As the plot thickens, we learn how the lives of the characters are intertwined. Their pasts of adultery, blackmail, jealousy, unrequited love, and coercion are burdens that have been carried decade after decade. The forced memento mori that the phone calls elicit moves some characters to try to shed light on the past so that amends can be made. For others, the opportunity to begin again is wasted, and they only grow paranoid and self-obsessed.

I was reminded of the importance of remembering our mortality when watching the new TV series Nine Perfect Strangers based on the Liane Moriarty novel of the same name. The story follows nine people who are in crisis and are drawn to a “wellness spa” that turns out to be a much more intense experience than they bargained for. One of the exercises they must participate in is climbing into a grave as the “spa” staff throw clumps of earth on them. This uncomfortable exercise leads them to meditate on death, and they climb out of the grave with a commitment to live in light of their mortality. It is a turning point that transforms their lives.

Memento Mori keeps bringing death to the forefront despite our discomfort with it. We often avoid reflecting on our inevitable deaths like the novel’s Dame Lettie Colston, Godfrey’s sister. When asked by her sister-in-law about the newspapers’ daily obituaries, she replies, “Oh, don’t be gruesome,” as if contemplating death is uncouth and disgusting. And yet, it’s Dame Lettie who meets the most gruesome end in the novel. In a desperate attempt to avoid the mysterious calls, she severs her phone line, and her maid leaves her service due to her paranoia. This leaves her alone, isolated, and vulnerable, and she is killed in a burglary. In the end, her fear of mortality was the most dangerous thing of all. There is no avoiding death. It will come for us all no matter whether we ignore or embrace the suggestion to contemplate it.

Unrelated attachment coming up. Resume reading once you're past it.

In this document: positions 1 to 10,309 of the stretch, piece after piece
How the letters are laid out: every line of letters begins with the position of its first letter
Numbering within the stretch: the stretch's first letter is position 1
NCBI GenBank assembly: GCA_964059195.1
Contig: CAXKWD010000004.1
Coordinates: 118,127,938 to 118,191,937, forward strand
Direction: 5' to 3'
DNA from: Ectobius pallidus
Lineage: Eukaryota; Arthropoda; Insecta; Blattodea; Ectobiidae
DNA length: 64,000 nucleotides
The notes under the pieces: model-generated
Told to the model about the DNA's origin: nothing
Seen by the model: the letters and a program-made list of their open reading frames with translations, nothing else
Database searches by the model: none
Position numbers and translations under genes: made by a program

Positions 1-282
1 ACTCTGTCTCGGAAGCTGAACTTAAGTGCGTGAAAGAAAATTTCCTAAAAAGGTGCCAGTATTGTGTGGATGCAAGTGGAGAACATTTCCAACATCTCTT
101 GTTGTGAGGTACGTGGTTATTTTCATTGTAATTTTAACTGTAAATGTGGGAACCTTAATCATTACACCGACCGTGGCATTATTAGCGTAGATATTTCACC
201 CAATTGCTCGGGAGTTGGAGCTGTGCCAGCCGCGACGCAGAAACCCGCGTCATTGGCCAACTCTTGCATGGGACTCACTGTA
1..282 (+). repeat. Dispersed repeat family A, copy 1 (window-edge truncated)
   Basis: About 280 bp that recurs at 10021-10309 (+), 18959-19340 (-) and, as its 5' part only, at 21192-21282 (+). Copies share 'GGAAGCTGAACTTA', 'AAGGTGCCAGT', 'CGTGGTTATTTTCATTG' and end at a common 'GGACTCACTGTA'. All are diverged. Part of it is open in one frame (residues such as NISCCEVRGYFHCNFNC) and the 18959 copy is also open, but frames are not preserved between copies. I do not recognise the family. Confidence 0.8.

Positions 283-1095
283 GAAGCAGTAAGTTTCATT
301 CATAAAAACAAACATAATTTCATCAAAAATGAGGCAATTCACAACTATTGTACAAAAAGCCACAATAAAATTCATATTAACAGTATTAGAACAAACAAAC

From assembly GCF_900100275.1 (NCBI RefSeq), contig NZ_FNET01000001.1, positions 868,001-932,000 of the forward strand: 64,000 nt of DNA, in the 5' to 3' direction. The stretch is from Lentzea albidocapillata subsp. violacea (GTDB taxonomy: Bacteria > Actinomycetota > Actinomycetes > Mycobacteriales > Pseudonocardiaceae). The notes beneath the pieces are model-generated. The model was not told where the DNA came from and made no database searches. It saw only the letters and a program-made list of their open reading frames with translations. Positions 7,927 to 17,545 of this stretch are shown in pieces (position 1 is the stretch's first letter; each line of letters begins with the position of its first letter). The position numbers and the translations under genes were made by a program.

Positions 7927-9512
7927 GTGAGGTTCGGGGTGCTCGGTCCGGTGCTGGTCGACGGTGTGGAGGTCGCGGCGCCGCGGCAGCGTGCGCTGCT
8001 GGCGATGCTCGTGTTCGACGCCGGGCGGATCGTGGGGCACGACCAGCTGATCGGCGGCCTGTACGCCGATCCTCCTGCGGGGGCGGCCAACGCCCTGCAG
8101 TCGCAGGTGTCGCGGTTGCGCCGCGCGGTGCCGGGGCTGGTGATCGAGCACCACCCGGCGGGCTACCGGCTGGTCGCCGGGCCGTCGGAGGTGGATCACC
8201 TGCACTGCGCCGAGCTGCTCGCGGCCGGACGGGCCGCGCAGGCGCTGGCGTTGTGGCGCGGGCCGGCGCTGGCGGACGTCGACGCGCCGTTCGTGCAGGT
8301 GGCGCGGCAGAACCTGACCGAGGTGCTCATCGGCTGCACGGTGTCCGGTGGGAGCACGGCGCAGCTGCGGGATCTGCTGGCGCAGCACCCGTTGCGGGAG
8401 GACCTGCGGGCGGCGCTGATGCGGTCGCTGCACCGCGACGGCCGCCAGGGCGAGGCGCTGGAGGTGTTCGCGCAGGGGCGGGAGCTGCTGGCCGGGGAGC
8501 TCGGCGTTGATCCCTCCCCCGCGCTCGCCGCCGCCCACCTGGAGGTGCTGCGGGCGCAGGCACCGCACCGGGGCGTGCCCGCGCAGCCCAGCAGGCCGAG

In Memento Mori, rather than avoiding any mention of death, some of the characters are willing to simply meditate on the words of the mysterious caller. What if we were to do the same and remember that we must die? How would we live in light of our mortality and the hope of the Resurrection? The novel’s wise Henry Mortimer muses to his wife, “If I had my life over again, I should form the habit of nightly composing myself to thoughts of death. I would practice, as it were, the remembrance of death. There is no other practice which so intensifies life. Death, when it approaches, ought not to take one by surprise. It should be part of the full expectancy of life.” Could we learn from his wisdom and begin forming this habit so that we, too, might live well?

Spark’s dialogue in Memento Mori is both hilarious and poignant, and her unusual plot is creative and engaging. It is a perfect read to help us face the reality of our own death this All Souls’ Day and in the month of November as we remember the souls in purgatory. Perhaps we must climb into the grave occasionally to be able to step boldly into abundant life.